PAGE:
Autumn and the season of bounty is definitely upon us. My step over apples have generous crops of apples considering how small the trees are; not bad for their third year.
I finished off my period of annual leave by replanting the Cottage Border along the top of the wall. Last weekend I lifted everything aside from the roses and sage, potted it up although I threw a few plants. Then I set out off the plants I had accumulated over the past couple of weeks along with the plants that were going back in the border. I have adopted a pink, grey, burgundy/purple theme for the border with the grey and burgundy coming primarily from foliage. The colour palette comes from the spring blossom of the step over apples which back the border and the flowers of the Abelia at the beginning of the border which is a key view of the border.
I struggle with getting the maximum impact from my borders and have taken various approaches over the years including mixed season interest and a key season of interest. Neither approach has really worked as the borders have looked dull for too much of the year. Therefore I am trying a different approach influenced from reading Christopher Lloyd and Margery Fish. I am trying to have good structure with foliage interest and then having flowers to supplement this with hopefully interest at different times of the year. I probably haven’t explained myself very well but I feel I have a plan in my head! The border planting is fairly restricted too, another part of the plan, and features sedums, stachys, roses, aquilegia, pink Japanese anemones, and geraniums. One of my sons has suggested that I add some alliums to continue the purple theme in late spring and I think this is a good idea.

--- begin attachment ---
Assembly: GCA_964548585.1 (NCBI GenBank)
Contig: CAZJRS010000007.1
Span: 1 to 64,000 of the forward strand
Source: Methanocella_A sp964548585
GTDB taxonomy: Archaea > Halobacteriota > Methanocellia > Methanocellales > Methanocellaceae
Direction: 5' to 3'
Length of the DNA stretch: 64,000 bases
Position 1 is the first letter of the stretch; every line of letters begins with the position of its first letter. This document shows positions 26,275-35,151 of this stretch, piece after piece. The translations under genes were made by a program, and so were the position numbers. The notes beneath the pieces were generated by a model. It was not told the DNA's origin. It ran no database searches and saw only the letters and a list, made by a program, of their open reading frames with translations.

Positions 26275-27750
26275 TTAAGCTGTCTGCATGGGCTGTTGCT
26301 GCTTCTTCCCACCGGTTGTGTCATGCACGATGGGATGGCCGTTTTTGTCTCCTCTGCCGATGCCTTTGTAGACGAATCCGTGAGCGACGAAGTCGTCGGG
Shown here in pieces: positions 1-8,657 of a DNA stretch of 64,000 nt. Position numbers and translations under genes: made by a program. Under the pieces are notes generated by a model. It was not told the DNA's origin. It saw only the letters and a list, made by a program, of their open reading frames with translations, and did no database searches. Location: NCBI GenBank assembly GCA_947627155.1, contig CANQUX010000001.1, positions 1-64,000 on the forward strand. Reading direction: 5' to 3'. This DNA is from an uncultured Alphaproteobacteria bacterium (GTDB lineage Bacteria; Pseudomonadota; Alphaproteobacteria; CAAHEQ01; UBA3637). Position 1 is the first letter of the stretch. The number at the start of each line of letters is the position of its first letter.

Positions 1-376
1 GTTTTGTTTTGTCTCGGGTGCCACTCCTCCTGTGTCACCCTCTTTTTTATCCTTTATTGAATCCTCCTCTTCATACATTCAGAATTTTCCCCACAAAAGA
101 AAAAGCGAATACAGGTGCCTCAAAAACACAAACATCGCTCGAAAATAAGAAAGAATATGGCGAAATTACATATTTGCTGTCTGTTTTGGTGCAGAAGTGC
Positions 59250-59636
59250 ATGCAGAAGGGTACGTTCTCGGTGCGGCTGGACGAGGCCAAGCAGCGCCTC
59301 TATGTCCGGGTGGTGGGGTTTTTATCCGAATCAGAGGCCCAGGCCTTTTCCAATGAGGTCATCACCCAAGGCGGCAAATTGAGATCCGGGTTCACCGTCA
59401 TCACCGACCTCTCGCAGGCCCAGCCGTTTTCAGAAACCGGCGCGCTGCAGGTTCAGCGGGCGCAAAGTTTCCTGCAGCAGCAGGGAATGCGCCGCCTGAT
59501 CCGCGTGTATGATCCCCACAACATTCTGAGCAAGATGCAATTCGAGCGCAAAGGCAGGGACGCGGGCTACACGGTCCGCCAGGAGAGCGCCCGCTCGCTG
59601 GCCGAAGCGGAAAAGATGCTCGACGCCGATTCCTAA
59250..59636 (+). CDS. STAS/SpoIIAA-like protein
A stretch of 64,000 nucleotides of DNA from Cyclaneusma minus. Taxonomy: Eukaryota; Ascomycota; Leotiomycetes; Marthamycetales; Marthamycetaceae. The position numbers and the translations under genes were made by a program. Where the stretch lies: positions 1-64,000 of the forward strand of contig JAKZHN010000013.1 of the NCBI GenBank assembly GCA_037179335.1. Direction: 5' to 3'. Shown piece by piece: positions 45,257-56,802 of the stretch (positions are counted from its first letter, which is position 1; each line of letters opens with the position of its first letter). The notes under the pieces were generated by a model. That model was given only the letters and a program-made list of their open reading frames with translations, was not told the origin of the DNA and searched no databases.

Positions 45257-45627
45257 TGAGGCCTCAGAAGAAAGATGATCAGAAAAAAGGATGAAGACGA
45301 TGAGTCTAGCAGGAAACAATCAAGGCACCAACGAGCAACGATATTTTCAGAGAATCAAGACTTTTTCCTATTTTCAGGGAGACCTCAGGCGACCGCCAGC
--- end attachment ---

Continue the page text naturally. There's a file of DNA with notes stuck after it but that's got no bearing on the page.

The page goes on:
Pleased with how the Cottage Border, which I am renaming the Rose Border due to the number of roses included, has gone I have moved on to the Big Border.
The Big Border has always meant to have a late summer season of interest but is somewhat lacking at the moment. There are a number of asters in the border which are still in tight bud so I am probably being unfair but I have felt that it needed zinging up and in particular the area nearest the steps. As this is a particularly sunny spot of the garden I have planted quite a few bulbous summer plants here and the foliage has become very samey. So this weekend I have really weeded this end of the border, removed a couple of poor kniphofia and a horrid pink sanguisorba – you can see how much space has been freed up. To this and along the far side of the border I have planted out the asters I bought from Pictons. Anna asked which asters I bought from Pictons so just for her here is a list of my purchases:
Aster ericodes f. prostrate ‘Snow Flurry’
Aster trinervius ‘Stardust’
Aster lateriflorus var. horizontalis ‘Prince’
Aster pringeli ‘Monte Cassino’
Aster x frikartii ‘Wunder von Staffa’
I’m also really pleased with this combination – Crocosmia ‘Emily Mackenzie’ alongside the autumn foliage of Hamamelis mollis ‘Arnold Promise’; there is also an orange flowered Geum tucked in further back in this border which I hope will bulk up and add to the colour. This combination is at the end of the path which goes in front of the Rose Border and like the way it acts as a focal point as you walk along the path.
Finally I have been busy in the evenings repotting my bulb collection. I still have lots more to do and am having to work out a new plan to accommodate everything that needs overwintering this winter given that I don’t plan to have the greenhouse particularly warm. Mum’s mini greenhouse which she had decided to get rid of should help with this though and is probably going to become home for my non-bulbous alpines.
So lots achieved despite the odds and the plans I have been forming in my mind over the summer are starting to come together. The tree surgeon has been instructed to deal with the huge willow and I am waiting to see how this impacts on the light in the top half of the garden before move forward there. I have though decided to not buy any more seeds. I love sowing seeds but never had enough time to look after the seedlings and this frustrates me. I am someone who if they are going to do something they want to do it well so no more seed sowing; well not until such time as I have more space or time. This should take some self-imposed pressure off me and allow me time to explore my new fascination – embroidery which is the subject of my other blog!